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Teacher Inquiry into Student Learning (TISL) in an Upper Secondary School in Norway
Cloud created by:
Cecilie Johanne Hansen
17 December 2012
by Cecilie Hansen and Barbara Wasson
This position papers presents research that we are carrying out on the use of a teacher inquiry into student learning (TISL) method developed in the EU Next-TELL
project. As a first step in this research we carried out a focus group study with the
aim to discern teachers’ current practices in understanding their students’ learning at
an upper secondary school in Bergen, Norway. We found the focus group method
and the TISL method (reference needed from Brock), together, produced a rich
understanding of current practice and identified ways in which tools being developed
in the Next-TELL project can be used to support their TISL work. Thus we think this
combination could be an interesting approach to provide input to learning design
(LD). Figure 1 gives a short portrait of the study. Then a short description of the
study and our findings is given.
Study format: Three focus groups; one with TESL teachers and two with STEM teachers.
Aims: (1) Analysis: To know more about how teachers investigate student learning in order to develop and changetheir teaching. (2) Development: Generating ideas on how to implement the TISL Method at a Norwegian school
Output: (1) 3 models on how teachers collect, document, analyse, share data on student learning for professional development. (2) Knowledge on how Norwegian teachers investigate student learning in order to develop and change their
School type: Upper Secondary School
Participants: 10 teachers, 2 researchers
A focus group (Morgan 2010, Malterud, 2012) study of how 10 teachers reflect on
different aspects of teacher inquiry into student learning (TISL) was carried out at an
Upper Secondary School in Bergen, Norway. The teachers were divided into three
focus groups, based on their teaching subject - Science (STEM) or English (English).
The session began with a presentation of the idea of research on own teaching
practice and a description of the four stages of the TISL method developed in Next-
Tell. The four stages comprise: collecting data; analysing data; sharing data; and,
further developing teaching and assessment based on data.
After the presentation the teachers were presented a series of 8 questions, one at a
time, related to TISL and were asked to discuss, within their group, each question for
5 minutes. These questions related to the TISL method are:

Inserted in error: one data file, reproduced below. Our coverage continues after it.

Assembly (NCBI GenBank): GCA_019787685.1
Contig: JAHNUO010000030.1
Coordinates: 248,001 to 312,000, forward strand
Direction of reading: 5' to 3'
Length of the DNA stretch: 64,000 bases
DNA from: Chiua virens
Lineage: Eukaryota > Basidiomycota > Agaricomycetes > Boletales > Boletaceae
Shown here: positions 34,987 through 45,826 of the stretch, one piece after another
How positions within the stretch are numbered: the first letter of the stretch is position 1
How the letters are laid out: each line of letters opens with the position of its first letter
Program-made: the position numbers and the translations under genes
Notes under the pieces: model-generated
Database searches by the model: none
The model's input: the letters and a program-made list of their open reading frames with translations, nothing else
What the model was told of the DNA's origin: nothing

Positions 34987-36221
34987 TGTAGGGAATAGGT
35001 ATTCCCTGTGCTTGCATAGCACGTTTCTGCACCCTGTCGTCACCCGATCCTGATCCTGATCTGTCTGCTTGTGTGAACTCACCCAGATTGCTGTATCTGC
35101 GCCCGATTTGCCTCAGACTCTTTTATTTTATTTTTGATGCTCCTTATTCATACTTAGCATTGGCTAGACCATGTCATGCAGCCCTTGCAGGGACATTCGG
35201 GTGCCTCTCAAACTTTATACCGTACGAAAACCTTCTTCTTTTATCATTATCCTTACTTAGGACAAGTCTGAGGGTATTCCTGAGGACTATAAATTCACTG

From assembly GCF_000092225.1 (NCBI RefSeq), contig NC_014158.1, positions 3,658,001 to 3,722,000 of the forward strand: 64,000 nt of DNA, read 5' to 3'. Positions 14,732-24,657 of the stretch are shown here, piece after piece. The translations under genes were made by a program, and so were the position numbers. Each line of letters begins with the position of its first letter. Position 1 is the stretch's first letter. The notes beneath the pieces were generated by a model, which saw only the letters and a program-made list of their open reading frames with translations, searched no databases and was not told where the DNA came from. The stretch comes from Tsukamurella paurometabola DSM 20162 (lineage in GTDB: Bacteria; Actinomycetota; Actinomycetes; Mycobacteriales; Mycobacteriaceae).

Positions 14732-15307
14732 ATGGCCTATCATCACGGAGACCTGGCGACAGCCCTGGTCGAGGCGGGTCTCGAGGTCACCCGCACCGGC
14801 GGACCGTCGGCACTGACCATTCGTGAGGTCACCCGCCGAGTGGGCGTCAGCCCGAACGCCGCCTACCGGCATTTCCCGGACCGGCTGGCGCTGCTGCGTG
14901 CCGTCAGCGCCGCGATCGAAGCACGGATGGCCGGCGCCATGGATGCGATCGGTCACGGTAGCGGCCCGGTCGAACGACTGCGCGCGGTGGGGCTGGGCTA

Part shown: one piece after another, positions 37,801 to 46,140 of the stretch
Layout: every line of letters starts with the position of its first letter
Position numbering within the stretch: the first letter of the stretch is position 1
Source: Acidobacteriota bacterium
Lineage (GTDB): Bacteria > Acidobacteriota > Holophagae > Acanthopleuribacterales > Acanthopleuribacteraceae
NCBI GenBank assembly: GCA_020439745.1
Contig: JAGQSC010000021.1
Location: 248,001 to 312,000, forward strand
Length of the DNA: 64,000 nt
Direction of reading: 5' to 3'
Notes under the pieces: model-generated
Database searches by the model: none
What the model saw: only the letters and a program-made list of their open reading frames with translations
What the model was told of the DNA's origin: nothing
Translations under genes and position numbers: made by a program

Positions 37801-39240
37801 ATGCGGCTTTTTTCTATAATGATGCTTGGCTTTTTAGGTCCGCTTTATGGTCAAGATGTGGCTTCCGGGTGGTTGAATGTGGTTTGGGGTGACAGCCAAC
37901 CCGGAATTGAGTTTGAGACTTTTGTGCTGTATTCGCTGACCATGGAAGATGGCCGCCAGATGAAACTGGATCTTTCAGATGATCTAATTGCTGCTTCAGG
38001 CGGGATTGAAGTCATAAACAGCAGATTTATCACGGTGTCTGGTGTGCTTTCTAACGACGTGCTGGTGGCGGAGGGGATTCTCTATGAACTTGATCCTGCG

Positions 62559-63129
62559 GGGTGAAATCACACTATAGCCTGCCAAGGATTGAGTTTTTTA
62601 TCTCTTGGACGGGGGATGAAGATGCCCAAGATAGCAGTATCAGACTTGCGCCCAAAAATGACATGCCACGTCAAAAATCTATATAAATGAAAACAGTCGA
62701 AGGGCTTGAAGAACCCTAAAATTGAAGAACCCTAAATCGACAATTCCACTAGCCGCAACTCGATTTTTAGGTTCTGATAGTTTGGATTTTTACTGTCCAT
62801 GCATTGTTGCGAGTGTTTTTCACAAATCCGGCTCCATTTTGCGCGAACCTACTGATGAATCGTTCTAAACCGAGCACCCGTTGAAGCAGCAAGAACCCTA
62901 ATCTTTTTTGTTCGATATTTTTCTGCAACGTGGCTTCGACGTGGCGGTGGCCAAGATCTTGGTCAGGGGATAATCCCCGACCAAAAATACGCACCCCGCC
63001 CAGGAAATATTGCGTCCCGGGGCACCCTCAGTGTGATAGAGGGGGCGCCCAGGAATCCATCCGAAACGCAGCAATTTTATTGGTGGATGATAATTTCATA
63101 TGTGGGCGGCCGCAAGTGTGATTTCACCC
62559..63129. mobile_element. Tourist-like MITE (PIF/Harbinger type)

1. Do you collect data on student learning? Why (not), and how?
2. Do you analyse data on student learning? Why (not), and how?
3. Do you share data on student learning? Why (not), and how?
4. What do you do with collected, analysed and shared data? Why (not), and
5. How do you further develop teaching based on collected, analysed and
shared data? Why (not), and how?
6. How do you document the collected, analysed and shared data? Why (not),
7. Is technology used to document, analyse and share data? Why (not), and
8. Is modelling used to plan teaching? Why (not), and how?
After the last question the teachers were asked to draw a model of their teaching
inquiry based on their discussion.
During the focus group a number of data collection methods were employed
including observation, notes, digital sound recordings and teachers modeling.
Analysis of the data shows that the teachers do collect and share data in order for
them to develop teaching practices, exchange experience, and to help students
develop. However, they admit that they do not document these changes in a unified,
systematic and structured way. Furthermore, there does not seem to be a shared
understanding or a common method for collecting, sharing and using data on student
learning for further professional development of the teacher. Assessment data and
observations are used to adapt teaching to the group of students. By doing so they
further develop and make their teaching their own way, however, as each class is
different. Sharing of teaching methods happens though the learning management
system, but this kind of sharing it is not in a unified structure. In the discussions, the
teachers were also unsure if and how they collected data and tied this to teaching
situations as to what ideas that worked and the results of those ideas.
The teachers further discussed how professional development not only is based on
analysing and sharing data from students' learning, but is also a tool for teachers to
adapt the teaching to the different the groups of students. However, there does not
seem to be a consistent practice on how to the collect, analyse and use data on
student learning in order to systematically change practice. One of the teachers
explained how he believed that teachers should become much better at reflecting on
their own teaching and to use assessment results more in the sense of how to
change teaching practices. Use and collecting of data from student assessment,
connecting it to best practice is very unstructured. There is little analysis of their own
teaching, based on data on student learning, and analysing best practice. Teachers
should become much better at reflecting on their own teaching and to use
assessment results more in the sense of how to change teaching practices. There is
little focus, and a long way to go when organising student data in relation to what
knowledge one is interested in using for further development of teaching. Use and
collecting of data from student assessment and connecting it to best practice is, at
present, very unstructured.
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Morgan, David (1997). Focus Groups as Qualitative Research. Sage. London.
Puchta, Caludia and Jonathan Potter (2002). Focus Group Practice. Sage. LA.
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